The Evolution of (L)able

Chickenshed Young Company’s focus this February has been on (L)able, a youth-led piece that explores the effect and power of labels, stereotypes and preconceptions.

Back in September 2018 one of our Young Producers, Ellie Morton, put together a steering group of Young Company members and began developing ideas around the reasons why we are labelled by society and how that affects us and those close to us.

(L)able first emerged as an idea during the Summer Scratch in 2017 when members were discussing why it is that people often do not talk about disability openly. This conversation sparked a wider discussion around other aspects of life that are sometimes focused on negatively, such as sexuality, race and gender. (L)able was first performed as part of the New Routes Festival in July 2018 and after receiving valuable feedback and learning from the process, the Young Company felt that the piece should be further developed. Ellie Morton, the Young Producer on this project, gives her perspective on how (L)able has progressed.

(L)able has been in development for a long time now. The initial performance we did as part of the New Routes Festival gave us a solid foundation to build upon. The most important thing for us was to find a cast that could tell their stories and feel connected to the topics we’d be discussing. We managed to do this, and once we did, everything started to fall in to place. The cast needed to show a whole spectrum of difference, and I’m so glad we managed to achieve this as it’s created some really beautiful work. 

The steering group who worked on (L)able had big ideas for the piece, and our meetings were exciting as we saw all the opportunities it could bring. At first, there were some struggles - creating and devising as a group isn’t easy. There were moments when we felt a bit lost and like we didn’t have all the content we needed, but by arranging extra meetings and splitting into smaller groups, we finally had a structure and plan that we wanted to take into our full cast workshops.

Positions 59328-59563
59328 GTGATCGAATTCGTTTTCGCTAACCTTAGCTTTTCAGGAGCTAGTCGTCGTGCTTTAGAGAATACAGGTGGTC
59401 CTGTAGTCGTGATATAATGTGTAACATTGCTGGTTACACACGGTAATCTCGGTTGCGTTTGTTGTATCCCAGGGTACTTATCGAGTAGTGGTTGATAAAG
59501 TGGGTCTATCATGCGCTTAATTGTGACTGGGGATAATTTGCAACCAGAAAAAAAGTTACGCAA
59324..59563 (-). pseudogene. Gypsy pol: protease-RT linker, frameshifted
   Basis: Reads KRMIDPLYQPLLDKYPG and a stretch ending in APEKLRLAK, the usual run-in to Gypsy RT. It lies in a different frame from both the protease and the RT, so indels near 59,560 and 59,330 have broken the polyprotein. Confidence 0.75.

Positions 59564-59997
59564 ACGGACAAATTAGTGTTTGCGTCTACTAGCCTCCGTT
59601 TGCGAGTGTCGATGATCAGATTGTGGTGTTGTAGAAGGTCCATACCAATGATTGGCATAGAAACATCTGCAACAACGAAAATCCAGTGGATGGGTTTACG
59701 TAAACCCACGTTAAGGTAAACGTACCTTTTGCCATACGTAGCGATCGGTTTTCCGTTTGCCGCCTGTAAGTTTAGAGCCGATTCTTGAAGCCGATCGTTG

It was important to us that (L)able was devised by a combination of people, and there was no ‘one’ director. We allocated certain sections to certain people, whether they were members of the cast, steering group or staff. We knew that this was going to be a Young Company piece, and heavily youth-led, but sometimes a bit of staff input was needed to gain fresh insight into what we were creating. Having the guidance of Chickenshed Staff meant that less pressure was put on the Young Company and everything felt like it was going to get done. 

This week it’s all about pulling together and finding the show as a whole. As of right now, I would say we have the strong foundations of a production, and now I’m excited to build around this and put on the best version of (L)able that we possibly can.

After the run of performances at Chickenshed (L)able will be performed at the Battersea Arts Centre as part of the Occupy Festival in March and as part of the International Youth Arts Festival in July. Thanks to funding from London Youth as part of their YouthLeads programme, the project will also be going into schools in the cast members’ local communities.

Natalie Ibu, artistic director of Tiata Fahodzi, recently talked about the term ‘diversity’ having lost its meaning in an interview with The Stage. She said ‘We’re just talking about difference. If we could think about diversity as just difference, and actually try to get the most varied group of people in the room[...]having a range of voices will result in better work: it’s that simple.’ This is true of Chickenshed's artistic process and is something that the Young Company always seeks out to do when creating new work. (L)able demonstrates this beautifully and we look forward to continuing the conversation it has started.